Today, I won a commitment from the Government after I asked a question about autism in today’s session of Prime Minister’s Questions.
After receiving dozens of emails from local parents of autistic children and young people in the past few weeks, I wanted to raise one aspect of the many challenges that come with raising an autistic child.
One local case involving a bright 14 year old boy who, after being diagnosed with autism when he was 8 years old and had thrived in a local primary school, has been removed from a secondary school in her constituency, and placed in a special school for boys with behavioural problems. The boy’s mum found school staff unwilling or unable to commit the time or understanding to learn more about his individual triggers and needs, and rather than help him to learn how to manage these triggers, resorted to numerous referrals to its Individual Learning Centre to ‘chill out’ – essentially isolating him from his peers.
Due to the Prime Minister being in Japan, George Osborne was standing in for him.
“I have a 14-year-old autistic constituent, who got on very well at primary school, but since moving to secondary school, its uncompromising one-size-fits-all approach has left him with a special school as his only option. What will the Chancellor do to make sure that when the independent expert group looking at initial teacher training reports back, Ministers will ensure that specific autism training forms part of their curriculum?”
George Osborne, the Chancellor replied,
“The hon. Lady raises an important issue, and I think she will receive a lot of sympathy from colleagues of all parties. The Education Secretary shares her concern and has personally raised the issue with the chair of the initial teacher training review, Stephen Munday. My right hon. Friend has stressed the importance of ensuring that teachers are properly trained to support young people with special educational needs and specifically autism. As a result, the chairman will include recommendations in the report on how core teacher training should cover special educational needs. The report will be published shortly.”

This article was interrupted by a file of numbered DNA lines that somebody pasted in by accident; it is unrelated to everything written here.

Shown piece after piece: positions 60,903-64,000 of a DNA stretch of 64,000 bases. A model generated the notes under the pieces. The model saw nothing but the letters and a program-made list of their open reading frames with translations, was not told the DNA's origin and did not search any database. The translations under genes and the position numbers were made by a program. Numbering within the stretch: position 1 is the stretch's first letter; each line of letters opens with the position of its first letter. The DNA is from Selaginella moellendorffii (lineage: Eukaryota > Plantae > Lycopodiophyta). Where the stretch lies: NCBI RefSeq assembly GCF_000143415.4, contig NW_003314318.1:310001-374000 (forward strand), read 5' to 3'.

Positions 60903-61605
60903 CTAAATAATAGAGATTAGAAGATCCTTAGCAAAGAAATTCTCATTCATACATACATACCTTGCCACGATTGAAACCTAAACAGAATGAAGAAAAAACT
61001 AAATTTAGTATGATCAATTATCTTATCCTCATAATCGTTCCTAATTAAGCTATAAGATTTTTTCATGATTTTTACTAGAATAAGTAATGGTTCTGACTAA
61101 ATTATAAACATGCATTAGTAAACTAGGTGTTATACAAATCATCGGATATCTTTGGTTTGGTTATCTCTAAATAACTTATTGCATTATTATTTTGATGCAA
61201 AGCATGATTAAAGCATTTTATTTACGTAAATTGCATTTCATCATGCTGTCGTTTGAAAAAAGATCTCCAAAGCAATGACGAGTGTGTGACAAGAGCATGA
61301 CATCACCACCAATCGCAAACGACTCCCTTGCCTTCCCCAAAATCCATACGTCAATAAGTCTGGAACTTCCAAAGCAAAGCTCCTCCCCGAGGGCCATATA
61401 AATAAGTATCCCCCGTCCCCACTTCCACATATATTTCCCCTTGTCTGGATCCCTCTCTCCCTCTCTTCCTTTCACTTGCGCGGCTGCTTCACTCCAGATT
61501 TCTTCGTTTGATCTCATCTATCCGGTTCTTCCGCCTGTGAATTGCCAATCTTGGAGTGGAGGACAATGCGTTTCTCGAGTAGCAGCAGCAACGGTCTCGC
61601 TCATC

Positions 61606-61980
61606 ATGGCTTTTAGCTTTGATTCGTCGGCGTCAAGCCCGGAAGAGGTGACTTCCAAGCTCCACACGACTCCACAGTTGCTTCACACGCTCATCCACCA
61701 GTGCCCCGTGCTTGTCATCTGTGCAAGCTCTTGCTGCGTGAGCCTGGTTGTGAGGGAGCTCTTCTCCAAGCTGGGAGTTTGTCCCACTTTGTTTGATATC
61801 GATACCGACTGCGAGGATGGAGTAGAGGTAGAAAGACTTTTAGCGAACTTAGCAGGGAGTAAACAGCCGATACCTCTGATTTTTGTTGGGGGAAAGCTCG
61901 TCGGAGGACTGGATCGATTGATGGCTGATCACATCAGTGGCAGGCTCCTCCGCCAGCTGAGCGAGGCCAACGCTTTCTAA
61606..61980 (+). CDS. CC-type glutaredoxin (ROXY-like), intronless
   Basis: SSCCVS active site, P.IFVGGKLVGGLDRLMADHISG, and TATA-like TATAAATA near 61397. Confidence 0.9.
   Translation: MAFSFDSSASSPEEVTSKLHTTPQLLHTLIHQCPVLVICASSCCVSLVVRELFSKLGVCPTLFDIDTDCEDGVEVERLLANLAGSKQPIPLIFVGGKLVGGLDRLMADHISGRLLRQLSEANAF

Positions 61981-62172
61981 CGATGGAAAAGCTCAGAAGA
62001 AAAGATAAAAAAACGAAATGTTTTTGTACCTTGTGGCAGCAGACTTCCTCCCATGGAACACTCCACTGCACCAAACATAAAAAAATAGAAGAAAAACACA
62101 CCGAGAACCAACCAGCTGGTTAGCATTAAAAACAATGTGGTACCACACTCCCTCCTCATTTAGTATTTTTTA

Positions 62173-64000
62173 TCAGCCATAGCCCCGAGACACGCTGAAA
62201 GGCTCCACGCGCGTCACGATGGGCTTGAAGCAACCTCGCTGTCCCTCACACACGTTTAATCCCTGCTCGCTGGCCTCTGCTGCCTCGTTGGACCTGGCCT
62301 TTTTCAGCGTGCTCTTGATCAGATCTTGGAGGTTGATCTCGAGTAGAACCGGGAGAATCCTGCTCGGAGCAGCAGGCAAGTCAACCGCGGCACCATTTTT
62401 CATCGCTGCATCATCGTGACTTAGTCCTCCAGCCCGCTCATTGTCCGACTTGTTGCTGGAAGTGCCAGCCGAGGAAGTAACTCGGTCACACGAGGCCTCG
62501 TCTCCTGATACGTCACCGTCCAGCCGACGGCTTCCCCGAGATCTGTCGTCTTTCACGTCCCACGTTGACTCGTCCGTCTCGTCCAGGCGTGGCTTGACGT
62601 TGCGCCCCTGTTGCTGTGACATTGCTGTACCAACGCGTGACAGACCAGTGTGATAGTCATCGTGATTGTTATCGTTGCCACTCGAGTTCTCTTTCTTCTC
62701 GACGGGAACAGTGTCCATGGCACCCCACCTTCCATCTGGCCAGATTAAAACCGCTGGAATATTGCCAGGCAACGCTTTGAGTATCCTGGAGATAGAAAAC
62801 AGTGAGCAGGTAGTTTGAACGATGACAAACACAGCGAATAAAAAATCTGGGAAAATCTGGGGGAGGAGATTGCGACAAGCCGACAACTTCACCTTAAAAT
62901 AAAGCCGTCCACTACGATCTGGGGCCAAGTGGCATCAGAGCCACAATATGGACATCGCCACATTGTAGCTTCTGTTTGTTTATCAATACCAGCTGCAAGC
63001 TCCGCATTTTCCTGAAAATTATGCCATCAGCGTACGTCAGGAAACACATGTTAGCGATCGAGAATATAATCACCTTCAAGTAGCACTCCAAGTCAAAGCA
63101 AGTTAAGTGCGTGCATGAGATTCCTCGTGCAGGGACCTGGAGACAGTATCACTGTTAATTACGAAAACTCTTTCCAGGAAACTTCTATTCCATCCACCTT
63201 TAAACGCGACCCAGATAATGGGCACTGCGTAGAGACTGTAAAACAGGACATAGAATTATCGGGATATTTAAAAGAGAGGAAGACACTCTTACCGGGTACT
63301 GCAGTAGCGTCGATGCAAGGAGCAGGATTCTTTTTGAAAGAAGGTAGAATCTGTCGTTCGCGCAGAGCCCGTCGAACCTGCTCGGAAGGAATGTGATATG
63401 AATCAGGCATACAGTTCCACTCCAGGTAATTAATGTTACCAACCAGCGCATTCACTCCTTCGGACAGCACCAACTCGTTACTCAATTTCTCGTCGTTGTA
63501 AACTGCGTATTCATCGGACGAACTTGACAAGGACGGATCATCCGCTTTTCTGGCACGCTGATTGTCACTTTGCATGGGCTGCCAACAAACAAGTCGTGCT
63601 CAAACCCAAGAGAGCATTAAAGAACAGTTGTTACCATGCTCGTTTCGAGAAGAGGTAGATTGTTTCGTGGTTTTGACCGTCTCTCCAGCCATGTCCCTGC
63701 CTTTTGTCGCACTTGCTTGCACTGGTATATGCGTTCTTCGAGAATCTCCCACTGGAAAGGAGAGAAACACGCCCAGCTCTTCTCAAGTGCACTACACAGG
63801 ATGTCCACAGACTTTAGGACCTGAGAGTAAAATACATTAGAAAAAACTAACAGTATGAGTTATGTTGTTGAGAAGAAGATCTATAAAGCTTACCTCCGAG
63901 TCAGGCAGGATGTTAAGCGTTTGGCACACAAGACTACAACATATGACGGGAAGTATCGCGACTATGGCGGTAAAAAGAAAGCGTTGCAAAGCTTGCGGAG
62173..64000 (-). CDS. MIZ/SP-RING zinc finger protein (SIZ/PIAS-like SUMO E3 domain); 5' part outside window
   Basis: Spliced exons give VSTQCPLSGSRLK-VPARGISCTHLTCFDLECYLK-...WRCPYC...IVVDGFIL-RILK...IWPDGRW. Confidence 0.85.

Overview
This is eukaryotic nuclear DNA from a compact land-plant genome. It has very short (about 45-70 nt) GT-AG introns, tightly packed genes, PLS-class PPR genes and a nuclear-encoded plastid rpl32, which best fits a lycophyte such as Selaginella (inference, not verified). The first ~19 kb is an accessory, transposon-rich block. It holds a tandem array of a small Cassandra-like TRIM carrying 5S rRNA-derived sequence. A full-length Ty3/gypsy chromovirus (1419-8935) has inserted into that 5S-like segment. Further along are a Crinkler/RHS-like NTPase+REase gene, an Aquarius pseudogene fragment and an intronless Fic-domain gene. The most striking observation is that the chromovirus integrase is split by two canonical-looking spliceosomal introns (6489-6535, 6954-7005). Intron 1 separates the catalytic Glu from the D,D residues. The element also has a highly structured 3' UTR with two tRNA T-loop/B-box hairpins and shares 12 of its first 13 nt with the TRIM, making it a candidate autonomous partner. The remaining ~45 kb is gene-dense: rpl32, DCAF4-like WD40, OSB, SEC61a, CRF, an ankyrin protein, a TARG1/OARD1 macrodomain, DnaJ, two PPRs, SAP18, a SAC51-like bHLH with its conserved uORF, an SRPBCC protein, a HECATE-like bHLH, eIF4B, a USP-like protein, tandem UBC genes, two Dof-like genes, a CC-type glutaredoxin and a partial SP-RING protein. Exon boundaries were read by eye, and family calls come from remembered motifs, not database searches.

Signaling a big commitment from the Government the Secretary of State for Education, Nicky Morgan tweeted a commitment to the issue which I raised,
“As outlined at #PMQs we want Initial Teacher Training to include focus on SEN including specifically supporting children with autism” (Tweet by Nicky Morgan, 25 May 2016)
I’m really pleased to see the Government taking seriously the preparation our teachers get for teaching autistic children in our schools. Many of our local schools teach our autistic young people in a really inclusive and understanding way, but others seem to really struggle. When I learnt that SEN (Special Educational Needs) and autism can amount to as little as 15 minutes of a teacher training course I called for the review into teacher training to address this. All teachers will, throughout their career, teach autistic children and its right they are given training specifically on this.
After this Mark Lever, Chief Executive of the National Autistic Society, said,
“We’re grateful to Cat Smith MP for backing the need for more autism training for teachers.
"We, alongside Ambitious about Autism and over 7,000 of our supporters, including other MPs and teaching staff, have been campaigning for the Government to include autism in Initial Teacher Training.
“Thanks to their active support, the Government has listened and recognised the need to give teachers the training they need to help autistic children.
"There are around 120,000 school-aged children on the autism spectrum in England so every teacher is bound to have autistic students in their classes. Yet training for teachers in special educational needs, and autism in particular, is patchy. And some teachers have received none at all.
“We don’t expect teachers to be experts in autism. But a basic knowledge of the lifelong condition and the support children need would make a huge difference to their students.
"Every teacher deserves the right training, and every autistic child needs a teacher who understands them.”